Yet The Oxford Dictionary of Opera is sympathetic.
…Donizetti is the most important direct forerunner of Verdi. The tunefulness of his 70 stage works, not to mention their superiority, even at their most erratic, over most contemporary operas, long ensured their place in the repertory; and in modern times, they have won new audiences for their dramatic power as well as for their melodic charm and skilful stagecraft.
We have looked at Sutherland in Lucia. You can get her at later times in the same role. You can hear Callas and Di Stefano at La Scala in 1953 for the whole opera. There is also a better recording of the pair at Berlin with Von Karajan. There is stunning vision of Anna Netrebko at the Met if you want to be brought up to date – stunning to the eye and ear.
Mary Queen of Scots and Queen Elizabeth I never met – but they do in Maria Stuarda and there is the mother of all catfights. You may care to watch Joyce Didonato rehearse and talk about her role in one of those HD broadcasts from the Met.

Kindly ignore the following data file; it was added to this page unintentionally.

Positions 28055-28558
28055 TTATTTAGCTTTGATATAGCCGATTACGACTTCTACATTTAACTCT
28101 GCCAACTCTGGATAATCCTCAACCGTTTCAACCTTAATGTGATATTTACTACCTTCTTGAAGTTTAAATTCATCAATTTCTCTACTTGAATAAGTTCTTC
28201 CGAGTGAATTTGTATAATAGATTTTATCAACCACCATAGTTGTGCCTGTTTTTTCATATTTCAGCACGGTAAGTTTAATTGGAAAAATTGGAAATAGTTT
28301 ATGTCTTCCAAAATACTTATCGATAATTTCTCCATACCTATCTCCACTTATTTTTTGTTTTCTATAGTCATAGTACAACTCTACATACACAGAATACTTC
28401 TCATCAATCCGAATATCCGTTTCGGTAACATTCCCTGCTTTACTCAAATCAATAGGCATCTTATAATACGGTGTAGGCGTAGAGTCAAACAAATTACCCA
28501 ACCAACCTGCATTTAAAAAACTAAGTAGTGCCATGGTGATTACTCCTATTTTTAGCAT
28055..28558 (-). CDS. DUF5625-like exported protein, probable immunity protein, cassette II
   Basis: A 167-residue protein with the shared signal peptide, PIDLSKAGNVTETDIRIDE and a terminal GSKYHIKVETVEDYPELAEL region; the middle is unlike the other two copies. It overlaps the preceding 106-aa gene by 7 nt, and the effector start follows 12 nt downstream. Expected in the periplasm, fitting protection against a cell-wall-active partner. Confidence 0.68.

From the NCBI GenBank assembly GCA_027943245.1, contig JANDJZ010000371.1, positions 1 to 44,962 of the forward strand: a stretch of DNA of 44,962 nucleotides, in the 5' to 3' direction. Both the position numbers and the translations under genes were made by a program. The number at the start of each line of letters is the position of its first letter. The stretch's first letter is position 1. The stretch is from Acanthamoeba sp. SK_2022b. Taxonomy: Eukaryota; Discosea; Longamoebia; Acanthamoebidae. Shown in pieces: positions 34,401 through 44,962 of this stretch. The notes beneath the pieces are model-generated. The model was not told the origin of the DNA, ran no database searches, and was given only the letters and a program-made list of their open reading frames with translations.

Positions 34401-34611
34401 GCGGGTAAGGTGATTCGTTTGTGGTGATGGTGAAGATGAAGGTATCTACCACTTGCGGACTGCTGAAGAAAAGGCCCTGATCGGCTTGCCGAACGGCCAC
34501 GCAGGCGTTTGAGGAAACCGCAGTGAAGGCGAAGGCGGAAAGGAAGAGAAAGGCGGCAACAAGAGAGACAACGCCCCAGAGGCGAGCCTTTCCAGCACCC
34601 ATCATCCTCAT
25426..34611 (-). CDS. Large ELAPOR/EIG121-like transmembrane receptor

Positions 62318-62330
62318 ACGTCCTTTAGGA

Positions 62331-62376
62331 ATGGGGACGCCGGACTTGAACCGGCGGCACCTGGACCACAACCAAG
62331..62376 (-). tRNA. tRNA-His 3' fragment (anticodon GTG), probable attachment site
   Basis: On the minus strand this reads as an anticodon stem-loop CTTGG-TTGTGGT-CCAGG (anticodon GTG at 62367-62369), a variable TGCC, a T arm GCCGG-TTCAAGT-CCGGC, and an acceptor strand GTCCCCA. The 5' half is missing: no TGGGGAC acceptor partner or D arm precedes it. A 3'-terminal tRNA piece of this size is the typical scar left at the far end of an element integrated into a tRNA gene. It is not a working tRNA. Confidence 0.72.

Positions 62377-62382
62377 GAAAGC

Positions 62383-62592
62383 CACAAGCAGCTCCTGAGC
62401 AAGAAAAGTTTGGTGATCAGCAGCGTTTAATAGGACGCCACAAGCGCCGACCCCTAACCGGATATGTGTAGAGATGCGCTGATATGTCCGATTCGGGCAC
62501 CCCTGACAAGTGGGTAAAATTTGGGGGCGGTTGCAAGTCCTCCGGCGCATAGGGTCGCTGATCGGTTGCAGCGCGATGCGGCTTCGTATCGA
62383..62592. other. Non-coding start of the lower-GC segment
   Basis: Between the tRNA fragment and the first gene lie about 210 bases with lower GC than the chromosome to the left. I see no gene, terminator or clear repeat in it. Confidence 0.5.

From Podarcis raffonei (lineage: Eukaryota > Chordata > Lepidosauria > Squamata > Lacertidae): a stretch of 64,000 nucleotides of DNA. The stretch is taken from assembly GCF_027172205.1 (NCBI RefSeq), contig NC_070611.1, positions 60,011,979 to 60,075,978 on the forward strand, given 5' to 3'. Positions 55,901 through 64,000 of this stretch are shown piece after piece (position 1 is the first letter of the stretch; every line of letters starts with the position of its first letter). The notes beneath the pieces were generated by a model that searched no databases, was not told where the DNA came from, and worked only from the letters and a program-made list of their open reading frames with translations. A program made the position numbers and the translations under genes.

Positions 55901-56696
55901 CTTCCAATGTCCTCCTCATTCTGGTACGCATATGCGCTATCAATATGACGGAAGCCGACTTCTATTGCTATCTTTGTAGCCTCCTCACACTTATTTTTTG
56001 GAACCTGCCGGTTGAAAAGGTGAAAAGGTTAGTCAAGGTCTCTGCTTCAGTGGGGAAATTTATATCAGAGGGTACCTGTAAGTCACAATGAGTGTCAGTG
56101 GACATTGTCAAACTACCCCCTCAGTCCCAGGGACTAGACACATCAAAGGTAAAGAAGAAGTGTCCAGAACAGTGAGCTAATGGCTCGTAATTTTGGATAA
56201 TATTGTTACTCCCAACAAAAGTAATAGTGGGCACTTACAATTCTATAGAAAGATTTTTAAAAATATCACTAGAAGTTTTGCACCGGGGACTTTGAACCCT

L’elisir d’amore is full of songs the most famous of which is ‘Una furtiva lagrima’ (‘A furtive tear’). You can hear Pavarotti either in concert or, when he was younger, and softer, and when the engines fired on all cylinders, in the theatre. The effort and strain are palpable, and the crowd goes wild. You should also listen to the great Caruso. The differences are remarkable. You can also get Netrebko and Villazon in a duet.
Vincenzo Bellini (1801 to 1835) is a very different proposition, but as you can see, he died young, Keats young. He left ten operas – the other two were in their thirties by then. He sought to focus more on the drama. Wagner said that Bellini was all heart – ‘he is one of my predilections because his music is strongly felt and immediately bound up with the words.’ Bellini even saw himself in much the same way as Beethoven – the instrument of a greater force. It was said that Chopin’s long melodies owed a lot to his admiration of Bellini. He fell ill and died alone in Paris. At the Requiem mass at the Invalides, Cherubini and Rossini each held a corner of the shroud.